In 1993, Abu Marzook left the United States for Jordan, where he joined other leaders of Hamas’s “outside” wing to set up the group’s political headquarters in Amman. Jordan’s ruler, King Hussein, had long cultivated close, if careful, ties with Jordan’s affiliate of the Muslim Brotherhood, and Hamas, which was established as the Islamist movement’s Palestinian branch, was offered offices in the Jordanian capital to set up its political operation right next door to Israel.
But after Jordan signed a peace treaty with Israel in 1994, Israeli officials pressed Hussein hard to expel the group. The United States also pressured Jordan, and so, for that matter, did the PLO, which had come to view Hamas as the biggest internal threat to its hold on power.
In response, Hussein, who preferred to keep potential enemies close, offered a concession: He threw out Abu Marzook, who returned to the United States in 1995.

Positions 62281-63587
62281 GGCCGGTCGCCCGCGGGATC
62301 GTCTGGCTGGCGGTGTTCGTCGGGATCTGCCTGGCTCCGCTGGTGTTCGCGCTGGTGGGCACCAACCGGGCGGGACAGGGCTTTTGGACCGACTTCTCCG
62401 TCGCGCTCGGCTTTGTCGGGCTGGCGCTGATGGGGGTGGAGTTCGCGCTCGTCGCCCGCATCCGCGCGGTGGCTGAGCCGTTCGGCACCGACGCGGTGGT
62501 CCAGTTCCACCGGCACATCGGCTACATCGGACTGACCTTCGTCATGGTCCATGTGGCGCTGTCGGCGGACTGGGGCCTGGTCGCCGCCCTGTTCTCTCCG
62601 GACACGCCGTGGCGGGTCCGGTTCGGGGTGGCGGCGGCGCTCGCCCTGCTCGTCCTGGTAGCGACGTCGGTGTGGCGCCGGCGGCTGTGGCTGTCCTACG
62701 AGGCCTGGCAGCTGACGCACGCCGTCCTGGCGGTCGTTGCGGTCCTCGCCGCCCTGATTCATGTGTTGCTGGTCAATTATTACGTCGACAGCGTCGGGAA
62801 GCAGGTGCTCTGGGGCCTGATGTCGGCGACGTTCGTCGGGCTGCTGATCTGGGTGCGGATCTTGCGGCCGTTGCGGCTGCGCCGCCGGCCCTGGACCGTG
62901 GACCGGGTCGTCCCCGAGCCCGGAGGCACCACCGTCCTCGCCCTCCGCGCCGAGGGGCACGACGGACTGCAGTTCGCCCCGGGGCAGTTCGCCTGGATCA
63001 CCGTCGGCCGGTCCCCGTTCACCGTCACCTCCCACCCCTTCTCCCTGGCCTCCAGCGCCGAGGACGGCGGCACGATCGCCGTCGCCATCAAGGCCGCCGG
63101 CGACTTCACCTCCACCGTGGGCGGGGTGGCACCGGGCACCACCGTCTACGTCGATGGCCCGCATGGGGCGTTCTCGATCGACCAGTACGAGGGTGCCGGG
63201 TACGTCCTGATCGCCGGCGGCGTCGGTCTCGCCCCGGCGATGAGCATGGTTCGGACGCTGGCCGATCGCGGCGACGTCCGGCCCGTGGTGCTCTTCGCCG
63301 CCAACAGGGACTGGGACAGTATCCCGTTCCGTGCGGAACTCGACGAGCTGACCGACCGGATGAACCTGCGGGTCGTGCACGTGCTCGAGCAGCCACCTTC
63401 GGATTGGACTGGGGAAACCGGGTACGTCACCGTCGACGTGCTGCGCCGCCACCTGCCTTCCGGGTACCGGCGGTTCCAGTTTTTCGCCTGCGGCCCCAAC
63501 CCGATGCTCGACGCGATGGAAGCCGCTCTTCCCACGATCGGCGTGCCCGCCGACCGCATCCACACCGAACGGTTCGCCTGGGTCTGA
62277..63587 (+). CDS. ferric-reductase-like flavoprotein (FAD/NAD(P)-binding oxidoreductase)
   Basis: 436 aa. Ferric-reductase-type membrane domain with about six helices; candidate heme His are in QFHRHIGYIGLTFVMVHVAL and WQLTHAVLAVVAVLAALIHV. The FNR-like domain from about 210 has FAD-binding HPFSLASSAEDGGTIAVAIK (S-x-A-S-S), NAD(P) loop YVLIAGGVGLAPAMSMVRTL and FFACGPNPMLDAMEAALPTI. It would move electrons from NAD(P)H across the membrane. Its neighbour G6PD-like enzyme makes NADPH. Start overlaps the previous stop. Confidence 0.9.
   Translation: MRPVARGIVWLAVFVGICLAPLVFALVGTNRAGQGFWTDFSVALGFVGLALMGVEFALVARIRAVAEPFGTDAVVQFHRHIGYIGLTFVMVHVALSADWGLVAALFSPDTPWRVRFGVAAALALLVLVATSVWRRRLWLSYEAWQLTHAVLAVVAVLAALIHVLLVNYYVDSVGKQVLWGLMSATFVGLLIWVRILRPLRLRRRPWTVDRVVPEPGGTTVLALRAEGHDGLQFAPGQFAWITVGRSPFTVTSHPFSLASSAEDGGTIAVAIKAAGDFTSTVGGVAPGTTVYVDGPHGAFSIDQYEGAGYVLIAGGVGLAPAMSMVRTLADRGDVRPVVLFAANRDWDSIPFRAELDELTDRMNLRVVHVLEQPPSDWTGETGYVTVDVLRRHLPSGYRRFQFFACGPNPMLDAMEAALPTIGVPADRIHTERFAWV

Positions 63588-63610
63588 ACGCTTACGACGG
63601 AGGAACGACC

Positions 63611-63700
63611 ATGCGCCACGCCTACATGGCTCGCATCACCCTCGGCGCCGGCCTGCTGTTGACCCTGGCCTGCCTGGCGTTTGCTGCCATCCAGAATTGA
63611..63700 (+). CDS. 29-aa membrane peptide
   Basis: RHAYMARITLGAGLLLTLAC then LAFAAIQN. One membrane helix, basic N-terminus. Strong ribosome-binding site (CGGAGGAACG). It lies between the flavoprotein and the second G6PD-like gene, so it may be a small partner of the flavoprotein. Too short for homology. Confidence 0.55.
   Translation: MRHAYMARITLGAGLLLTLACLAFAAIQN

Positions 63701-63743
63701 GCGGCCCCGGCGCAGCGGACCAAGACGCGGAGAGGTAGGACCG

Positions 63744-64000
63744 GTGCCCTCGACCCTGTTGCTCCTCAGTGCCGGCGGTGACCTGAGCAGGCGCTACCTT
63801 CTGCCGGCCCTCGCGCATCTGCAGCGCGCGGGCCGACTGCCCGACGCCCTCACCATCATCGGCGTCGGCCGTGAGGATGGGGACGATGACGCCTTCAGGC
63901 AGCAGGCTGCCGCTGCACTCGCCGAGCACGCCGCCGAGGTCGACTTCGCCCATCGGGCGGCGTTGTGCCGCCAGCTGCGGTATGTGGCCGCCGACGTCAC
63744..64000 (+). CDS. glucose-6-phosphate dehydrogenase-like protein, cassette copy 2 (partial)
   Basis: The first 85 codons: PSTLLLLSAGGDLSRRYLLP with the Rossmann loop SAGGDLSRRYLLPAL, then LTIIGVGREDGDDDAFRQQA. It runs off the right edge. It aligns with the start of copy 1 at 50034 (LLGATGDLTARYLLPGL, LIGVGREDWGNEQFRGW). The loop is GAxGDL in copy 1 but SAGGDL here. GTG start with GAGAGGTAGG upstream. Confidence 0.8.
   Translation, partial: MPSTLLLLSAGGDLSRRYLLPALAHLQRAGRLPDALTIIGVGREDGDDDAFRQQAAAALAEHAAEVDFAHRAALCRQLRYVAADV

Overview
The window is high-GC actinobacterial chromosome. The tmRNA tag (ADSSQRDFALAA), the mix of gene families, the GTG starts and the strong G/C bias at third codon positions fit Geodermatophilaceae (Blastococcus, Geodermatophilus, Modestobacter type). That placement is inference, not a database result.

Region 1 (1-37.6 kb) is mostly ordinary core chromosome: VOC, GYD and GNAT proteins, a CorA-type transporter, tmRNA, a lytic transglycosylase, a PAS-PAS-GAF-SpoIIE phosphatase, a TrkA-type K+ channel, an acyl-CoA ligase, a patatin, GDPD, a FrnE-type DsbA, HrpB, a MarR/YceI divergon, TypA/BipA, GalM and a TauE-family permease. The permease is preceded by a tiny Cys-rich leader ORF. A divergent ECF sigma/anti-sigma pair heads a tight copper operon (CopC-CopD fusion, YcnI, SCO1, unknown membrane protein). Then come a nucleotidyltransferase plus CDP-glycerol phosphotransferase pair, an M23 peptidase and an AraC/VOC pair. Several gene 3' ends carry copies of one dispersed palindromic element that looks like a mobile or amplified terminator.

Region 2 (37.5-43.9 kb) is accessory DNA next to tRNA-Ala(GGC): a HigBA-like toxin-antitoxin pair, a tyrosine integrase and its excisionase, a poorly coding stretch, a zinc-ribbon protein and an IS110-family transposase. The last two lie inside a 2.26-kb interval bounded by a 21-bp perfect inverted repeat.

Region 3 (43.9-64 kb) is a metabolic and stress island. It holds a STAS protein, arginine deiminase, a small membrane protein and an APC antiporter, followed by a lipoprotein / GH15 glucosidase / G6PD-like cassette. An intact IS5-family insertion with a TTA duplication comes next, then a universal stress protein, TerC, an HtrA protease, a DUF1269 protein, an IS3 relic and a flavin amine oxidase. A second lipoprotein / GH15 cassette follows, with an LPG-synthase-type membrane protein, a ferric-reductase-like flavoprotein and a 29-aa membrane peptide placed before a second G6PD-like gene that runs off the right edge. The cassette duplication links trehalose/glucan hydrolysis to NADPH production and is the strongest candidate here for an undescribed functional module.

But on his arrival, Abu Marzook was instead detained when a terrorism watch list at immigration turned up his name. A search of Abu Marzook’s carry-on bags found what looked like evidence of substantial offshore and American bank accounts. And a strip search of his wife yielded an address book with hundreds of names, including several people whom American authorities regarded as Middle East extremists. Soon after his detention, Israel asked Washington to extradite Abu Marzook to stand trial in Israel on terrorism charges.
Abu Marzook eventually spent a year-and-a-half in Manhattan’s Metropolitan Correctional Center as his attorney, Stanley L. Cohen, fought a no-holds-barred, high-profile battle against his extradition. In the end, after initial decisions against him, it was Abu Marzook, weary of sitting in jail, who instructed Cohen to desist in his appeals; he’d go to Jerusalem, he decided, and face the Israelis in what promised to be a trial of the century.